Hoyle's Games, Improved And Enlarged - online book

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WHIST.                             121
clubs, which, in case B always leads, are six sure tricks. Let us suppose he has the same hand in spades, which, in case B always leads, are six more sure tricks. We imagine B has the remainder of these two suits.
Suppose B to have the same hand in hearts and diamonds as A has in spades and clubs, and that A has the remainder of the hearts and diamonds, which, in case A always leads, are twelve sure tricks to B.
The foregoing case shows that both hands are exactly equal; and, therefore, let one of them name his trumps, and lead, he wins thirteen tricks only. But if one name the trumps, and the other lead, he that names the trumps ought to win fourteen tricks.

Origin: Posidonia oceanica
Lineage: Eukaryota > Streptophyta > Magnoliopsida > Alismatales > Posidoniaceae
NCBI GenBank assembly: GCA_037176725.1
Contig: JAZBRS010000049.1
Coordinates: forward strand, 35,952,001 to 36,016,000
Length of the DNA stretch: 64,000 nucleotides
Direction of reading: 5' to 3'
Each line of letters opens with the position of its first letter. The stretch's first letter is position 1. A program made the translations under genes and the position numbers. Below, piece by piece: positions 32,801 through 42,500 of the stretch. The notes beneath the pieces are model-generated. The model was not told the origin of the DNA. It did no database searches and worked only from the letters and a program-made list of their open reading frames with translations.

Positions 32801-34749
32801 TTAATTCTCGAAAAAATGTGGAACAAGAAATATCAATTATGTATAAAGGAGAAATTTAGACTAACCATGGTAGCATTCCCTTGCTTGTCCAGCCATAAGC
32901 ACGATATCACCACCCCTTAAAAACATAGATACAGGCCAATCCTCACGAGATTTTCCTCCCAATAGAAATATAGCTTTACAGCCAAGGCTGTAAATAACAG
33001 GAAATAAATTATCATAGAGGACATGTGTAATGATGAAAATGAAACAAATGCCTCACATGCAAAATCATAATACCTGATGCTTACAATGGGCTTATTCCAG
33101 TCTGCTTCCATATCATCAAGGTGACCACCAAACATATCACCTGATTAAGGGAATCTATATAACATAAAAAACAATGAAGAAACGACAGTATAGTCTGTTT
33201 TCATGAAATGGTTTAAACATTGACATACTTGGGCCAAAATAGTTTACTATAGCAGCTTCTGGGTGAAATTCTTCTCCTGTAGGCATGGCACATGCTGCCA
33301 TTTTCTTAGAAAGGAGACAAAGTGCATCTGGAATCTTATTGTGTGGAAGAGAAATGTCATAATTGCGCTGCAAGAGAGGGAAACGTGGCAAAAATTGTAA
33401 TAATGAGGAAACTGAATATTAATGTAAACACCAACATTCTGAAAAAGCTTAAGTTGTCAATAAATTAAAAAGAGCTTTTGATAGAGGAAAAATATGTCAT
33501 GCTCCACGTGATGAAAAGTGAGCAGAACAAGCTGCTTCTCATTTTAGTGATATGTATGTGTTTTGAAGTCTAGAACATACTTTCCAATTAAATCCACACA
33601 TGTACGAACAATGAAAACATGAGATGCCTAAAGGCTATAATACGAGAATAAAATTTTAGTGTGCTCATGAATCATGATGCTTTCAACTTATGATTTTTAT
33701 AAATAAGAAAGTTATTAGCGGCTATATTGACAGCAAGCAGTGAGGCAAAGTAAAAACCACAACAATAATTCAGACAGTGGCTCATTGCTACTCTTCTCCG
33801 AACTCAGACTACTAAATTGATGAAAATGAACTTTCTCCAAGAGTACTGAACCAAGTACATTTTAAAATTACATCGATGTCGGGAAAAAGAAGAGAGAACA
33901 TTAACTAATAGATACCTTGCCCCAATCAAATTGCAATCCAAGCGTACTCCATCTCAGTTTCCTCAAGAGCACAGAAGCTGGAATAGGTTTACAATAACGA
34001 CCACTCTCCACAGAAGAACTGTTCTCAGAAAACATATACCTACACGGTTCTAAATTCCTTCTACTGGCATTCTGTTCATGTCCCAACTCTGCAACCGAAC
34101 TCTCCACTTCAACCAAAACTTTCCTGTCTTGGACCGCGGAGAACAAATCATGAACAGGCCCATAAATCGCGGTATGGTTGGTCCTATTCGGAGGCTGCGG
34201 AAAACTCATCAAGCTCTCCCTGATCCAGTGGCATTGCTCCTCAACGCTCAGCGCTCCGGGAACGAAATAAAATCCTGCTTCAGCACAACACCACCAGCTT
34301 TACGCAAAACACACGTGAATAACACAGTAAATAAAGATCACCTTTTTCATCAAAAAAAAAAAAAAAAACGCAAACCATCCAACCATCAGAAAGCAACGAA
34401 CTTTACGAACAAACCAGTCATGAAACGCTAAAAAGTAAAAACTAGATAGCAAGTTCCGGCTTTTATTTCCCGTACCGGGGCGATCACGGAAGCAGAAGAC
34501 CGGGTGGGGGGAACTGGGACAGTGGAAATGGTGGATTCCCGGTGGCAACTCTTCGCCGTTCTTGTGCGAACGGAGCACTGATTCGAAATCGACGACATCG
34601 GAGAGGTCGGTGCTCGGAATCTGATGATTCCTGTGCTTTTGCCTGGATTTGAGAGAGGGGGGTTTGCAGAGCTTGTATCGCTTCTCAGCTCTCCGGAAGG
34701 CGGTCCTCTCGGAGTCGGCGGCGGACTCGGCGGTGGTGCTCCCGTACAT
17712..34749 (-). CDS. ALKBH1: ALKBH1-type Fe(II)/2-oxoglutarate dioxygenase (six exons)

He who would play whist to perfection must not be content only with being a master of the calculations contained in this treatise, and an ex­act judge of all the general and particular cases mentioned in it; but he must be a very punctual observer of such cards as are thrown away, both by his partner and adversaries.
1.  When it appears, that the adversaries have three or four trumps remaining, and that neither you nor your partner have any, never attempt to force one hand to trump, and to let the other throw away a losing card, but endeavour to find out a strong suit in your partner's hand, in case you have none in your own ; by which means you prevent them from making their trumps separate.
2.  Suppose A and B are partners against C and
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